It is with this same eye for complexity that Suzume approaches its exploration of relationships and family dynamics. Not all the relationships, granted, for although the thread of romance weaves throughout the film, it does not have the same room to breathe and grow as in other works by Shinkai. Instead, Suzume broadens its gaze to take in the full gamut of relationships at play in a life on the cusp of adulthood, making this a rich coming-of-age story. Just as Suzume sets out to encounter a Japan she has not yet known, so too does she take those first frightening steps in navigating her painful childhood memories and the frangible relationship she shares with the aunt who raised her, Tamaki.

While Suzume may be most excited by her growing affection for the handsome Souta, it is her relationship with her aunt that beats a constant, if at times muffled, rhythm throughout the story, as much through Tamaki’s absences and the things that go unsaid between the two, as in their scenes together. Suzume and her aunt dance around one another on tiptoe, and have done so since tragedy brought them together a dozen years earlier, never quite saying what they mean, speaking only in ways that either burden one another or leave no impression at all as they fail to connect. Yet there is a deep love there. In this sense, their relationship parallels that of the abandoned places and their lost inhabitants—or at least it is on that same path, unless Suzume and Tamaki can face together the lonelinesses that they remind one another of. In many ways, it is this relationship rather than the romance that provides the emotional anchor of the film.

Despite its profound themes, Suzume is also a very funny film, full of lightheartedness! It incorporates what is one of the most outlandish fantasy elements I have seen in anime—which is saying a lot—while yet presenting the twist so seamlessly that it comes across as perfectly believable. This is accomplished in no small measure through the dynamic character animation, excellent voice acting (I can speak here of the Japanese cast), and most of all, the clever use of humor and whimsy, particularly in the ten or so minutes immediately after that key moment, which lulls the viewer into a delighted suspension of disbelief. This is certainly Shinkai’s funniest screenplay to date, making this a truly heartwarming film.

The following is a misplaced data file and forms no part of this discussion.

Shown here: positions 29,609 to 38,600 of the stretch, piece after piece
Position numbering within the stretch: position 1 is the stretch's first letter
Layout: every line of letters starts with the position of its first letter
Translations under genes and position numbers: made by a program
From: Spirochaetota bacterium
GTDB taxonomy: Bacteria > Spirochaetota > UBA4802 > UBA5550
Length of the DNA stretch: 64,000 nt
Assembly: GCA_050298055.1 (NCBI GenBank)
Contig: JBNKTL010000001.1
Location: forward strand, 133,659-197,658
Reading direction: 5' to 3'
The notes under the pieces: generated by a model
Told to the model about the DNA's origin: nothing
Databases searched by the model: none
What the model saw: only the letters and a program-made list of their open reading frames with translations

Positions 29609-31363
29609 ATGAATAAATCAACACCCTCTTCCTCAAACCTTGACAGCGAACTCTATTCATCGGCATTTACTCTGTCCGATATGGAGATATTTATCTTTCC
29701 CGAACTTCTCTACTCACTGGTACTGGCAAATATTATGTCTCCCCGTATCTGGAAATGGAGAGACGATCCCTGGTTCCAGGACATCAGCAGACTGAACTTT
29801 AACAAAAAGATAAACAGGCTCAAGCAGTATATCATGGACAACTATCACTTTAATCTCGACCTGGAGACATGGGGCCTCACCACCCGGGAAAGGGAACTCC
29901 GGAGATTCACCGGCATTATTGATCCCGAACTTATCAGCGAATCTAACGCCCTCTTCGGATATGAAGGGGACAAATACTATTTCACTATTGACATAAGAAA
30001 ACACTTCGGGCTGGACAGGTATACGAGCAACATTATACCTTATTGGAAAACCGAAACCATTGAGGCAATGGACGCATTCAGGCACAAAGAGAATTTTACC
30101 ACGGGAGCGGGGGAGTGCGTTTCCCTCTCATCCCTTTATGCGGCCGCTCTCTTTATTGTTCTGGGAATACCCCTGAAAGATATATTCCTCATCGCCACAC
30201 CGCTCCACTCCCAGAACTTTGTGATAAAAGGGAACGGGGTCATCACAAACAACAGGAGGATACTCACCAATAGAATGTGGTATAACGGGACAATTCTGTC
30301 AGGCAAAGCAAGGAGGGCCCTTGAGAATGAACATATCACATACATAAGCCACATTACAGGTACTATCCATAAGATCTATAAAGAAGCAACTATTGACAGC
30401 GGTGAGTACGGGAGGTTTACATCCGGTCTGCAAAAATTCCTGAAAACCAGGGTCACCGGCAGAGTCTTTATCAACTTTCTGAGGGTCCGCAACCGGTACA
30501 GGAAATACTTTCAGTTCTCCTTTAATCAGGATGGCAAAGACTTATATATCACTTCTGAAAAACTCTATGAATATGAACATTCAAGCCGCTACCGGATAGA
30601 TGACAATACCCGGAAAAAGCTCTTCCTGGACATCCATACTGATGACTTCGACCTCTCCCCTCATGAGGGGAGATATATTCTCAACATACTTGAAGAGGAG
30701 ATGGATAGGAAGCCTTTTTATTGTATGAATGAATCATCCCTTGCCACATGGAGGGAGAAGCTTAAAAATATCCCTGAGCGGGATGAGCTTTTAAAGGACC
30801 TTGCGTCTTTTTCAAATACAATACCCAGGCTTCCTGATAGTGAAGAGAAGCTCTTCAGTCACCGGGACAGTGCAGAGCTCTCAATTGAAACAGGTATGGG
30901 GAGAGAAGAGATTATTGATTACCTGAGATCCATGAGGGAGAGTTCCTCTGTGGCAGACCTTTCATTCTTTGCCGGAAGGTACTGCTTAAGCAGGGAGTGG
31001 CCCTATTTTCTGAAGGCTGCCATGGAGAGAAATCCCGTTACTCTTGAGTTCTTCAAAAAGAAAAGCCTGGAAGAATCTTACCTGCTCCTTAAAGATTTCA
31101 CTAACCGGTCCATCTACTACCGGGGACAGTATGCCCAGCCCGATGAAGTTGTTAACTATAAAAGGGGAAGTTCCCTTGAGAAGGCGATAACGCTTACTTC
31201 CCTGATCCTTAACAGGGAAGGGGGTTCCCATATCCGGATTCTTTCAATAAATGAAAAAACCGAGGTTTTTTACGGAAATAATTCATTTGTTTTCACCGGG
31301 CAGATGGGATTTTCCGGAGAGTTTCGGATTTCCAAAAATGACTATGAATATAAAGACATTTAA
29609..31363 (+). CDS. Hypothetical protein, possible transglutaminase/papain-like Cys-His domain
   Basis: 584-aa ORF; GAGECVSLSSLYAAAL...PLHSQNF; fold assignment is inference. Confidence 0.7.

The last word must go to the soundtrack, which sees Shinkai reunited with Japanese rock band RADWIMPS, who also scored Your Name and Weathering With You, and new collaborations with composer Kazuma Jinnouchi and vocalist Toaka, as well as Abbey Road Studios in London, a full orchestra, and the Prague Chorus, which together lend this score a truly epic sound. If you have seen the trailer for Suzume, then you have probably already fallen in love with Suzume’s theme, but this is only a teaser for what the full score has on offer! This is a soundtrack that does justice to what is the most captivating work yet from an accomplished auteur.

Suzume is being distributed by Crunchyroll and opens in theaters across the US and Europe on Friday, 14 April.

3 thoughts on “Review: Suzume

  1. I’m planning to watch Suzume this Firday, and I have high hopes for it. I’m a big fan of Makoto Shinkai’s films, and based on this review, it seems like this latest work captures the same emotional depth and stunning visuals that I’ve come to love in his previous movies.

    1. Ooo, ENJOY! Personally, it’s my favourite of his for many reasons, but let’s just say it’s incredibly rich both visually and emotionally! Hope it speaks to you!